You will be surprised at what you’re capable of if you allow yourself to be fully immersed in different experiences. An opportunity might seem scary or unfamiliar to begin with, but trust yourself as you jump in wholeheartedly. You will only grow greater if you try in the first place.

Submitted by Rachel Gibson – follow her on Instagram.

Wilderness Therapy

Journey inside, outside with IPSE Wilderness. Inspire yourself, prove yourself, serve yourself, empower yourself by taking part in a therapeutic walking pilgrimage for women.

We guide groups through different landscapes and moods, relishing the simplicity and freedom of a slow-paced walking journey with a shared purpose; to find well-being in life. We give time and space to de-tech, de-stress, de-contextualise and enjoy quiet immersion in nature, dropping into a softer rhythm of life where peace, joy and self-actualisation can be accessed. We use counselling skills, co-listening structures, meditative practices and sharing circles to help you to open up and speak their truth with honesty and integrity. We build isomorphic connections between the features of the physical landscape, and the emotional landscape of the participants, creating resonances which can generate insight and clarity. We create empowered, strongly-bonded groups which support you to walk the talk, enacting change in life back in the real world.

Submitted by Julia Gillick – follow Julia on Twitter or visit IPSE’s website or follow them on Facebook.

Invest in you

It’s easy to be put off making the initial leap into an outdoor activity by the cost of kit. Think of it as an investment in you. I spent a fair amount of money on a wetsuit, socks, gloves, tow float, hat, in order to start going wild swimming. It is without a doubt, the best money I have ever spent. I feel happier, healthier and more in control of my life than I can ever remember.

Submitted by Diane Cannon – follow her on Instagram.

You are capable, you are strong enough.

There is always a mental block for women in the initial stages of participating in something that is male-led. Just sack off that feeling of anxiety – you are capable and you are strong enough. You’ll never build on yourself if you don’t take opportunities that challenge you. The Great Outdoors is amazing for your physical side, but even better mentally and emotionally. You’d be surprised at how far you can push yourself and how much it ends up improving your life indoors!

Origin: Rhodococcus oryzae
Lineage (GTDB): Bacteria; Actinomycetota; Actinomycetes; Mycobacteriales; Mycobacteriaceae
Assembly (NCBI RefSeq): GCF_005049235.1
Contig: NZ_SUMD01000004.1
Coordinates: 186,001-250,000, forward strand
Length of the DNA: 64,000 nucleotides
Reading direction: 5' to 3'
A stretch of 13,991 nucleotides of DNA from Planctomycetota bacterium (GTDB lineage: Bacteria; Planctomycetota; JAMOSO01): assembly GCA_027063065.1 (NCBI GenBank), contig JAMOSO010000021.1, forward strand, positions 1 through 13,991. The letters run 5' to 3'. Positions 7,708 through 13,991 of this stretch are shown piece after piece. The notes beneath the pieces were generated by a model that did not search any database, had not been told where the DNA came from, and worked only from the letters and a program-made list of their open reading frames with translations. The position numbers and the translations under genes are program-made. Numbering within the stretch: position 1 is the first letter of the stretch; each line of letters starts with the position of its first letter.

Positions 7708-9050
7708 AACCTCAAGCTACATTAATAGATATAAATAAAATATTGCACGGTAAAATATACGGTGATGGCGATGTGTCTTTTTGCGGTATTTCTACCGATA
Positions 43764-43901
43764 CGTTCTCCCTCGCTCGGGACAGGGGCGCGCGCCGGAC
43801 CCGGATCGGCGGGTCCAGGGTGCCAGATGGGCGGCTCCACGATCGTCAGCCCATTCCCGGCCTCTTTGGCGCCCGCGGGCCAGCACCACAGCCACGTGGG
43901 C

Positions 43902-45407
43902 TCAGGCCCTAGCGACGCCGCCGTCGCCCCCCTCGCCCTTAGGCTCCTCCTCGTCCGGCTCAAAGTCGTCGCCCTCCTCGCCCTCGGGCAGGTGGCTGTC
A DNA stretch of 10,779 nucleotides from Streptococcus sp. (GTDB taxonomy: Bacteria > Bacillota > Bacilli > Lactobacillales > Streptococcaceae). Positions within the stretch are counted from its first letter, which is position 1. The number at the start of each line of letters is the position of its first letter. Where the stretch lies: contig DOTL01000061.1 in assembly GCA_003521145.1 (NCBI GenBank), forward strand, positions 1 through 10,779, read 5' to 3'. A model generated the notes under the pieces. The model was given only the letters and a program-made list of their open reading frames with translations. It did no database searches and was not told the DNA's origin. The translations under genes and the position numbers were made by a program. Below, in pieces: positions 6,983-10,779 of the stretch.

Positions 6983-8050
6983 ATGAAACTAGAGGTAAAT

Submitted by an anonymous but wonderful woman in adventure.

Embrace being a beginner

Women are very very often shy about their achievements, trying to stay in the background, “happier” in the role of a support team for whoever is trying to achieve success.

From my professional experience from working in personal development, I realised that very accomplished women – mothers, managers often undermine their achievements or are not sure about trying something new. This is especially difficult in the outdoor arena since participating in a lot of these sports would mean being the only girl on the trip.

Advice to you all out there (and I surely have to take it in big time): just go for it. Embrace the stage of being a beginner. For once, let your partner support YOU on a sports endeavour. Take time for yourself. Go for it. Give yourself pep talks, breathe in and out and go for it. Life truly does begin at the end of the zone where everything is doable, but doing something that seems super scary will give you more confidence, will help you grow, will help you become a better partner, parent, employee, woman.

Just…. GO for it and know you have the support of all of us! xoxo, K.

Submitted by Katarina Mulec – visit her website or follow her on Instagram, Facebook or Twitter.

Don’t feel guilty for having ‘you time’

Being a mother of three small boys (5, 3 and 8 months), any time I wasn’t at work or looking after them I felt guilty as I started to take the odd hour to myself. Yet spending an hour paddle boarding or running made the world of difference to my mood and my ability to cope at home. Now I just enjoy ‘my time’ whenever I can! Seize every opportunity.

Submitted by Lucinda Lyne.

Have a bit of faith in yourself…

So often I see and hear women beating themselves down: ‘I’ll never be ready to attend that training’, ‘I won’t be able to keep up’, ‘I’m really sorry if this isn’t an appropriate comment to make …’.

Men don’t have these worries. They see the world as theirs to take and they take it. If we want equality we have to do that. We have to see the opportunities put in front of us and back ourselves to take them. We are skilled, we have things to offer, our contributions are valid, and we’ll almost definitely be able to keep up! We need to start backing ourselves and putting ourselves out there. Women now make up 47% of participants in outdoor and extreme recreation, we need to start actually occupying that space!

Submitted by Nicola Carmen – follow her on Instagram.